The CEO and founder of a stealth startup recently told an audience at an In-Q-Tel event that the likelihood of one of the 100 Common Vulnerabilities and Exposures (CVE) listed in the Cybersecurity and Infrastructure Security Agency’s (CISA) Known Exploited Vulnerabilities catalog being actively exploited is 2.5%.
This may not seem like a large figure. But when an organization’s systems are subject to a known and publicized vulnerability, regulatory mandates may require it to mitigate that vulnerability in a set timeframe, based on its criticality.
On September 29, 2022, Microsoft reported two zero-day vulnerabilities in Microsoft Exchange Server 2013, 2016 and 2019. The first vulnerability allows an attacker to become authenticated, which then allows the authenticated attacker to remotely trigger the other CVE — a remote code execution (RCE) when PowerShell is accessible to the attacker.
According to Microsoft, “Authenticated access to the vulnerable Exchange Server is necessary to successfully exploit either vulnerability.” Organizations should nevertheless respond quickly.
Per guidance from Microsoft, Exchange Online customers do not need to take any action.
For those not using Exchange Online, the current Exchange Server mitigation is to add a blocking rule in “IIS Manager -> Default Web Site -> URL Rewrite -> Actions” to block the known attack patterns. Exchange Server customers should review and choose only one of the following three options:
Option 1: For customers who have the Exchange Emergency Mitigation Service (EEMS) enabled, Microsoft released the URL Rewrite mitigation for Exchange Server 2016 and Exchange Server 2019. The mitigation will be enabled automatically. More information on this service and how to check active mitigations is available on Microsoft’s blog (opens a new window).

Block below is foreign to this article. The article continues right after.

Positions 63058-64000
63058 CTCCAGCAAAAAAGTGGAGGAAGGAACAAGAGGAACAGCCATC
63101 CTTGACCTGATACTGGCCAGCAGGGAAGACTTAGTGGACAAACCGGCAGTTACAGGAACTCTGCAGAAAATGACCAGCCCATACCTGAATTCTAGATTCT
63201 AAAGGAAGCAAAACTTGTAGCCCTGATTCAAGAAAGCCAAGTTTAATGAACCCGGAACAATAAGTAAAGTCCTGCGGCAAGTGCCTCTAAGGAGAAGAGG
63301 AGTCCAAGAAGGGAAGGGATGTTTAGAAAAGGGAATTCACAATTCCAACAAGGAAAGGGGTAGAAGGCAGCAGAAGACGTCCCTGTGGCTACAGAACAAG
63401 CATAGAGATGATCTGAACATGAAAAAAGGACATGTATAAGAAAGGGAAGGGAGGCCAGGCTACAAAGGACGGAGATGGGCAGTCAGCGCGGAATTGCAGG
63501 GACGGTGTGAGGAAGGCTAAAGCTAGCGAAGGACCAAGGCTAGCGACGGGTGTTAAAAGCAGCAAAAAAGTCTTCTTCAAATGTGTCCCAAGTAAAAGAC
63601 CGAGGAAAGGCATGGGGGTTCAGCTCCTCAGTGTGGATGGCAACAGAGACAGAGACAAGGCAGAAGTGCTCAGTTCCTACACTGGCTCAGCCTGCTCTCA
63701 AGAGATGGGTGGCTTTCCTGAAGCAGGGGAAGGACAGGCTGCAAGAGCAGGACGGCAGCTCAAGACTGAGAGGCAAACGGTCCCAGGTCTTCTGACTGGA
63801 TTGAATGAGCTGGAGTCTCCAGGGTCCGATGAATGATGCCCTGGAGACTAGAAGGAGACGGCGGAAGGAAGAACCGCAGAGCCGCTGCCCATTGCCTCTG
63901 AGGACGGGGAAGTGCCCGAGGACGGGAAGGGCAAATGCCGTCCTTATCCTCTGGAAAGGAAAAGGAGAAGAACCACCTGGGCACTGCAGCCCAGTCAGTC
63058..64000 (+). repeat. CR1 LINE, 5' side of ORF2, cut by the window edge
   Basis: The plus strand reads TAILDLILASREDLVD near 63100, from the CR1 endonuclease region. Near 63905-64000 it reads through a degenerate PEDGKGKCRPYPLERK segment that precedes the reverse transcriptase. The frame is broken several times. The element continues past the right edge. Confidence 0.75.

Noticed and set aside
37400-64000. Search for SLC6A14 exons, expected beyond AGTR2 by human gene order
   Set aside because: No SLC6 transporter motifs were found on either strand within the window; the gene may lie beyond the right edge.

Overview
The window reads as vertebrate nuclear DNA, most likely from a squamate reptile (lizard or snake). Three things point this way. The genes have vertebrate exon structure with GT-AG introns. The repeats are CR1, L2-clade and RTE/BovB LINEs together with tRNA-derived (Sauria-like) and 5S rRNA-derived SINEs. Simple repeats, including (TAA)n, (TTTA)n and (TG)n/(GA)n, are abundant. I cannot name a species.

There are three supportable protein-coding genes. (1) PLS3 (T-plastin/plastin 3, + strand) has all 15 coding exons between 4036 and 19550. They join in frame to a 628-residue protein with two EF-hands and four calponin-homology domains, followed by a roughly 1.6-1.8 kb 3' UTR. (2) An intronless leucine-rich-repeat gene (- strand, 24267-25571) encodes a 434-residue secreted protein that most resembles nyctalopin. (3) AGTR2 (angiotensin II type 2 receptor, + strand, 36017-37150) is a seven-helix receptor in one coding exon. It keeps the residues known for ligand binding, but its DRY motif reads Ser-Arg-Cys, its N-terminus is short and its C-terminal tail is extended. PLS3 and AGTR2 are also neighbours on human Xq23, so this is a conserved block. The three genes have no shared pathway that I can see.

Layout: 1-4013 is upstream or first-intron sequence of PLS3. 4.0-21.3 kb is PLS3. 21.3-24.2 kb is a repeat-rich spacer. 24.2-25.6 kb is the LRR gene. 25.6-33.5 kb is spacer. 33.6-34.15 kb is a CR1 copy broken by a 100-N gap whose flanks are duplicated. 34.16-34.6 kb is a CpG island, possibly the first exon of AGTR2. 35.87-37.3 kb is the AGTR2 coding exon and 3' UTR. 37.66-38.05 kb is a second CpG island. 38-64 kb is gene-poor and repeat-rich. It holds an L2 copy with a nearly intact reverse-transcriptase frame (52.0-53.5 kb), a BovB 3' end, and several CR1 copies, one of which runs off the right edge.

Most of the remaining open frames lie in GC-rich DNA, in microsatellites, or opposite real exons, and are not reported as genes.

Option 2: Microsoft has created a script for URL Rewrite mitigation steps (opens a new window).
Option 3: Customers can follow instructions provided by Microsoft on its blog (opens a new window).
Cyber insurers are reacting to the report of the Exchange Server zero-day vulnerabilities. Among other questions, underwriters are beginning to ask:
1. Does the insured utilize on premises versions of Microsoft Exchange Server?
2. Has the insured applied the mitigation settings recommended by Microsoft?
3. Has the insured reviewed its environment for indicators of compromise and can it confirm none were found?
4. If indicators of compromise were found, have they been remediated?
These and any known vulnerabilities should be addressed by your overall vulnerability and patch management program, which should monitor and alert you about identified vulnerabilities. This gives your organization the ability to analyze, prioritize and address vulnerabilities to reduce exposures as efficiently and effectively as possible.
Your ability to identify and mitigate known vulnerabilities is critical to protecting your organization from catastrophic cyber events and losses. Lockton recommends that all companies with potential vulnerabilities consider taking the following five actions:
Patch software now. Your analysis of criticality can help you prioritize and focus your patching efforts on all key assets.
Commit to backing up data on a regular cadence and maintain the most current backup copy offline and off-site.
Enable file extensions, which makes it easier to identify file types not generally sent to you and various users. Your IT department or managed service provider can execute this for all users.
Do not enable macros in document attachments received via email. Most infections rely on you to enable macros to execute their maliciousness.
Be cautious about unsolicited attachments and train your workforce how to spot unsolicited emails and attachments on their primary access devices, such as mobile phones. Note that such attachments can look different on a computer screen versus a mobile phone screen.
For more information, contact your Lockton adviser or email us at firstname.lastname@example.org.